ohsarahmt.com September 11, 2022
Just a word of caution. We had a cat that suddenly became very ravenous and interested in dinner on the counter top. Had I known better, I would have realized something was wrong sooner. He was diagnosed with hepatic liver disease too late for us to do much for him.
Also, a spray bottle works pretty well, but interested in these other suggestions for our kitty who likes to be sneaky at night.
 
Jim September 11, 2022
I'm a true believer in cats owned the house you just live with them. Our cats don't eat people food we don't let them we never offer it to them but they are welcome on the counter. Actually they are welcome anywhere in our house that's not dangerous to them it's not dangerous to them. Most good cooks will clean the counter and sanitize it before cooking that would be my suggestion. Works great our cats have had many a great time getting attention on the counters and it's a great place it plays for us to give them attention back good luck to all you
 
Pat M. September 11, 2022
Two things: 1. DON'T FEED YOUR CATS "PEOPLE" FOOD! & 2. Cat hair is a condiment. ;@
 
Lorraine September 11, 2022
Keep them out of the kitchen?
 
Gina F. September 11, 2022
You can try the Scat Mat. It comes in different sizes. It gives off a low static shock. We kept the batteries in it for a few times but then once the cat saw it, just the visual was a deterrent alone!
 
Ellen P. September 11, 2022
Deterrent- NOT deterrant. No excuses...
 
KLS September 1, 2022
Didn't see this in the article:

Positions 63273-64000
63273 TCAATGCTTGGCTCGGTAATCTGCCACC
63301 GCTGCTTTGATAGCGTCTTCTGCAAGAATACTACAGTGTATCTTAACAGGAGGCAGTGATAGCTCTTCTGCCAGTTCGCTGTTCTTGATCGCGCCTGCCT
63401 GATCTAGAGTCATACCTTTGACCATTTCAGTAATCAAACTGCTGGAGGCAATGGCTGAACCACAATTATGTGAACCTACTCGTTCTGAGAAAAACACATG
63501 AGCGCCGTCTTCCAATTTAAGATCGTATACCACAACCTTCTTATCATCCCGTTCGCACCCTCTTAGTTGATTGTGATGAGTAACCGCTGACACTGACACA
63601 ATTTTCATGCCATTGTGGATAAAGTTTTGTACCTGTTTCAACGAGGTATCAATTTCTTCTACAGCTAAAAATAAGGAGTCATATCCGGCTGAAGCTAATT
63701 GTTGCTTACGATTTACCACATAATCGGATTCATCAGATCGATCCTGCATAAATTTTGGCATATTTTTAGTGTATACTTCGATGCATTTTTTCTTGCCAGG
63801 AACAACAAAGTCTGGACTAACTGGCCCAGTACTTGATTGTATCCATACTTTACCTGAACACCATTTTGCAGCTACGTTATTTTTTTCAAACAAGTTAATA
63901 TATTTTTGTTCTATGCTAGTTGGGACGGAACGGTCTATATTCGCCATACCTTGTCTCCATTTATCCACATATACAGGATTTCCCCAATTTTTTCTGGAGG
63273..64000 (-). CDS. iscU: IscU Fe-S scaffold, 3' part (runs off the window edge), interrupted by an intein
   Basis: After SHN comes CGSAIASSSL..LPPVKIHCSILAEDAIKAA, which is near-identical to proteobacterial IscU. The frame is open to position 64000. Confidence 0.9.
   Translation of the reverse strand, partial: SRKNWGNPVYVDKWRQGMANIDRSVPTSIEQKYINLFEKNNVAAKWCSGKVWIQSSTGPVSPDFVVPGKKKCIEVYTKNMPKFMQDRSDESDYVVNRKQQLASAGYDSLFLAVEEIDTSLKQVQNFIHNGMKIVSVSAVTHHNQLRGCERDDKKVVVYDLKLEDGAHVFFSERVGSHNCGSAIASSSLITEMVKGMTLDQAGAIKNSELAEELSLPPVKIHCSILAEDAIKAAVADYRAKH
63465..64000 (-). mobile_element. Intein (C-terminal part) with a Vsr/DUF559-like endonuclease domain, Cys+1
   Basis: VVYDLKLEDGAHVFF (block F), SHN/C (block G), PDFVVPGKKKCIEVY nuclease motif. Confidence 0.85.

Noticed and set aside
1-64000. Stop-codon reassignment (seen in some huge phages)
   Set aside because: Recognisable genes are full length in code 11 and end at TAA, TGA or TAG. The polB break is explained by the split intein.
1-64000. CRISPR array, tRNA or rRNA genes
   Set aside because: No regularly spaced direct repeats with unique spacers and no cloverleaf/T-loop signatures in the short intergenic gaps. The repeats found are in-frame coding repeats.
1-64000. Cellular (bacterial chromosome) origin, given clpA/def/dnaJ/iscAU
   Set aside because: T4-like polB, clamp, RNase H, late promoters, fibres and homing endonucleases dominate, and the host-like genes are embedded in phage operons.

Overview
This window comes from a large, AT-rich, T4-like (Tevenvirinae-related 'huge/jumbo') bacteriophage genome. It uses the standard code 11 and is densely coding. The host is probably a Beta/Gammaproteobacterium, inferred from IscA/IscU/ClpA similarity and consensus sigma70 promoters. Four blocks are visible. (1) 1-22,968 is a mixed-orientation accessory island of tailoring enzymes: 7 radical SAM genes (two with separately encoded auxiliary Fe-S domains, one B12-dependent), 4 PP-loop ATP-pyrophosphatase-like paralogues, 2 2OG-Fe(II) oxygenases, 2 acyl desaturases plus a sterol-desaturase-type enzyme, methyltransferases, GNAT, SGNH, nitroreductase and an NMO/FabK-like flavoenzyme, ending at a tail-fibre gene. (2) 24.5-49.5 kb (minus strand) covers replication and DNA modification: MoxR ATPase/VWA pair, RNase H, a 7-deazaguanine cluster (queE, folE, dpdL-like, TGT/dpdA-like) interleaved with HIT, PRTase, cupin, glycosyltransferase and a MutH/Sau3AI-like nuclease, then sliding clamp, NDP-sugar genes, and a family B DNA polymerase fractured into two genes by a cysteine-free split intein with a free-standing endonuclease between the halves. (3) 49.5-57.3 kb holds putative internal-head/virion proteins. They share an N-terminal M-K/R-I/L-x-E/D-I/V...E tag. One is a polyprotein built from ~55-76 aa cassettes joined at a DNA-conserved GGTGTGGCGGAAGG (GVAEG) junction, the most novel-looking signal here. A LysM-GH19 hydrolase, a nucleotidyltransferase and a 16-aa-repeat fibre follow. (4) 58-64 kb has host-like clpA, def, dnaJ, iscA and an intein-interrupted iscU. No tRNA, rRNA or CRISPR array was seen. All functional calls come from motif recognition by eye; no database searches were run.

1 Kitty Behavior Modification Tool AKA spray bottle of water. Works like a charm. After a while, you only have to make the sound, and they the ground
 
Gammy September 11, 2022
Absolutely this!!! Small dollar-store spray bottle plus plain water squirted at the offenders caught in the act and making the squirting "psssst, pssst, pssst" sound and all ours have learned REAl fast. Pretty soon all that is needed is a trigger finger pointed at them and that "psssst, pssst, pssst" sound and they skedaddle pronto! Oh, and don't leave food, including butter, on the counter without covering or putting away.
 
Michelle O. August 30, 2022
How do you keep dogs off of the counters?
 
CaptBignuts August 30, 2022
What I've found that works most Everytime is newspaper and. Mouse traps. Setting two or three traps then laying newspaper over the top. Kinda works like the air machine you mentioned in the above artical but at a much cheaper price.
 
Lynn M. August 30, 2022
I have to feed our two cats at the end of the counter, otherwise the dog will eat all their food before they get a chance at it. I found that creating a border of strips of slightly crumpled aluminum foil taught them where they could go and where they couldn't. These two are pretty smart and caught on quickly.
However, new kitty who showed up in the woods behind our house last year is oblivious to any foil strips, puffs from the air duster, or spurts from the plant mister. He just does whatever he wants.
Thankfully, he's wary enough that if anyone even thinks about moving into the kitchen, he's off like a shot!
 
M August 29, 2022
It helps for your redirection to be in line with the behaviour you're trying to correct. So a counter alternative should be about counter height or higher. Cats like to be high, and generally be involved. The more they can't see, the more exploratory and underfoot they will be. If they're going for food, make sure they're fed before dinner is ready to serve. Playtime before the meal also helps. Though there are always laser-focused interests that are hard to contend with, a lot of cat behaviour is solved by tending to their play/food/life needs.

Also the tape/foil -- test and make sure their dislike is greater than their curiosity. Otherwise you'll make an elaborate deterrent system and the cat might get annoyed, but not deterred.